William S. Godbe is, perhaps, the Luther of the present Reformation, "the Lucifer of this revolt," the Brigham-ites say. With him has been so intimately associated E. L. T. Harrison that the twain seem nearly one flesh. The other leaders are Eli B. Kelsey, W. H. Shearman, and Henry W. Lawrence, all warm and long time friends of Godbe's, drawn to him first, perhaps, by some affinity of spirit, which may explain their falling into the same groove at so important a crisis. Godbe is of English birth, 35 to 40 years old, 20 years a Mormon, small in stat-ure, but of sturdy build, with a countenance nowise striking, kindly and rather old for his years. Perhaps that is the effect of care, however. He cams to Utah quite a lad, without money or friends, working into the drug business, built himself up to be worth $250,000, and to as high standing as a business man and gentleman as any one in the Territory. He was one of Brigham's stanchest supporters, and Brigham used him. He has given to the poor and paid in tithing not less than $50,000. Of late, things have gone somewhat against him, yet ho is regarded as worth $125,000 now.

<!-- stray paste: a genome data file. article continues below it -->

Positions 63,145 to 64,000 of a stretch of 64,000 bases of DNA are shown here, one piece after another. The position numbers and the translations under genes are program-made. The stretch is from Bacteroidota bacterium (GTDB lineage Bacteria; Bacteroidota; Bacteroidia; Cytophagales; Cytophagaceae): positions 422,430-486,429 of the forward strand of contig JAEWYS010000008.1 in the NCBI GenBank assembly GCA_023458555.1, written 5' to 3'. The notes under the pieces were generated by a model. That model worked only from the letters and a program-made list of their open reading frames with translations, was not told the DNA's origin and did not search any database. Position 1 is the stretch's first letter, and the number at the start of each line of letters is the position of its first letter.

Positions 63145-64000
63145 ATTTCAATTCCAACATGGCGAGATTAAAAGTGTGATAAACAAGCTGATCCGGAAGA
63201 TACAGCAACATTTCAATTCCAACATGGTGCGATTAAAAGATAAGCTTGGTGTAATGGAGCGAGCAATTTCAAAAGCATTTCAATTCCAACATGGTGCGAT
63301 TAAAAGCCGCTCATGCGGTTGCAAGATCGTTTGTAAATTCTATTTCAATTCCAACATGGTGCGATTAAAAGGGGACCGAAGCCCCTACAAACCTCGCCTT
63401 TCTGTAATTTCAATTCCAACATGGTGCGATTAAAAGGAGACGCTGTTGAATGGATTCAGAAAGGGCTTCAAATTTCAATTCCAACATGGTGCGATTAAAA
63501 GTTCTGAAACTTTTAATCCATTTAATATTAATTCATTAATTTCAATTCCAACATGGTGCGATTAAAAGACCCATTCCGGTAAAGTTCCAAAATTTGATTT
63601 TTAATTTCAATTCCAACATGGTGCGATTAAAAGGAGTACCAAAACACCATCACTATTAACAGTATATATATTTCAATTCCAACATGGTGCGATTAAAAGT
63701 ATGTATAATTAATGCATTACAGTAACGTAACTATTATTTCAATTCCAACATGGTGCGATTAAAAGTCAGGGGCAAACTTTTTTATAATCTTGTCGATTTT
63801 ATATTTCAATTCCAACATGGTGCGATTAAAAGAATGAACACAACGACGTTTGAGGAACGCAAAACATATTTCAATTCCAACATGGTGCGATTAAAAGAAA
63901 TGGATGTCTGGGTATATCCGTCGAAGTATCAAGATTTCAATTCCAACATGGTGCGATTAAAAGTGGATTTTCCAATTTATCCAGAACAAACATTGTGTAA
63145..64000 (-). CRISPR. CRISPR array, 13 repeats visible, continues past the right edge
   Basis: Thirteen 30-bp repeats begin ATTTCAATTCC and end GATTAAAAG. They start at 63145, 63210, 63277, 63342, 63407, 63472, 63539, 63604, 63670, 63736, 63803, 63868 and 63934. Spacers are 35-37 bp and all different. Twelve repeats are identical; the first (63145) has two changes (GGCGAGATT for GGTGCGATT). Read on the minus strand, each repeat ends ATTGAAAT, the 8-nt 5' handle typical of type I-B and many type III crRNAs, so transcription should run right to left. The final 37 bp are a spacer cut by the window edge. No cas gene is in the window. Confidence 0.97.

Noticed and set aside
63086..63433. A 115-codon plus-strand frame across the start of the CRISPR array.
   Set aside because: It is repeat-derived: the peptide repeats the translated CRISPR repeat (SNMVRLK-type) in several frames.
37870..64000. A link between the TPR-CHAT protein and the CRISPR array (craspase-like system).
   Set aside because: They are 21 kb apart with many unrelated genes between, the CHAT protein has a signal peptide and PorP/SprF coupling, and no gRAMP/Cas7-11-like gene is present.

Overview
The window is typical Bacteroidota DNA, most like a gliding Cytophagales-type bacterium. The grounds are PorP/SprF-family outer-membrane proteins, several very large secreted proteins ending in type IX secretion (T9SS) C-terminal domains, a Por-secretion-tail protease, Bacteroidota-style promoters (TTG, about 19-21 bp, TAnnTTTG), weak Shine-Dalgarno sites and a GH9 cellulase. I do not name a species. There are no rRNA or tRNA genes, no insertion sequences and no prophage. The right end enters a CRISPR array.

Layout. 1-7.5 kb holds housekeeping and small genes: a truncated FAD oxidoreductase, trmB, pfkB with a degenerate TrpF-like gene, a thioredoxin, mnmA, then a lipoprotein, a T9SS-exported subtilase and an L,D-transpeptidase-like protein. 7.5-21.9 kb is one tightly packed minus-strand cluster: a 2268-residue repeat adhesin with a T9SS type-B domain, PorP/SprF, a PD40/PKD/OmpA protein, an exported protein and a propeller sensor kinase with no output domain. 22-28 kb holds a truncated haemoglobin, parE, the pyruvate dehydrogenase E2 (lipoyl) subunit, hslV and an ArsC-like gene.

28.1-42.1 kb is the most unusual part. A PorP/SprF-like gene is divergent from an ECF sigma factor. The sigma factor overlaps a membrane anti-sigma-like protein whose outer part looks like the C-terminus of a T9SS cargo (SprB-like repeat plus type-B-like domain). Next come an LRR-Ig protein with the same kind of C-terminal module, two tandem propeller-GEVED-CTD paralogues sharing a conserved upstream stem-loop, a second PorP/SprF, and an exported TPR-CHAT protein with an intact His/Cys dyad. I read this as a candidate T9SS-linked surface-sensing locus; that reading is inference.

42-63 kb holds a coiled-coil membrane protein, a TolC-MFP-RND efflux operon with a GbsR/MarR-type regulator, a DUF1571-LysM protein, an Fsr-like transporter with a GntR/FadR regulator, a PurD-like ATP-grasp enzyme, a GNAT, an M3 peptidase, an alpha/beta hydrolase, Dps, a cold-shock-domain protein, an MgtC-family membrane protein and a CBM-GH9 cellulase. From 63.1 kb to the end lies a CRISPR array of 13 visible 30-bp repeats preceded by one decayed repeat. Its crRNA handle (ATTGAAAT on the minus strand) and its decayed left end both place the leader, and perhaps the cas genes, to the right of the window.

The coöperative trade movement would have built him up a fortune to which his former gains were insignificant, for he had the only Mormon drug store in the country, and would have had the entire influence of the church. When ho was excommunicated, the Church bought up the Gentile drug store and withdrew its patronage from him as much as it could. He was President of a quorum of the Seventies (the fourth quorum in the Church), First Counselor to the Bishop of his Ward, and member of the City Council, when cut off. He has four wives, and is the father of 17 children, five of whom are deceased. His fourth wife was Charlotte Cobb, of whom ' you may have heard, long considered the belle of Utah. Her mother was seduced into Mormonism years ago from one of the first circles of Boston society, and became the 30th or 40th wife of Brigham, When cut off, Godbe told his women that they could each have a divorce if they wanted it, and he would divide his property pro rata among them. They replied that they would die before they would leave him. (So I am told.)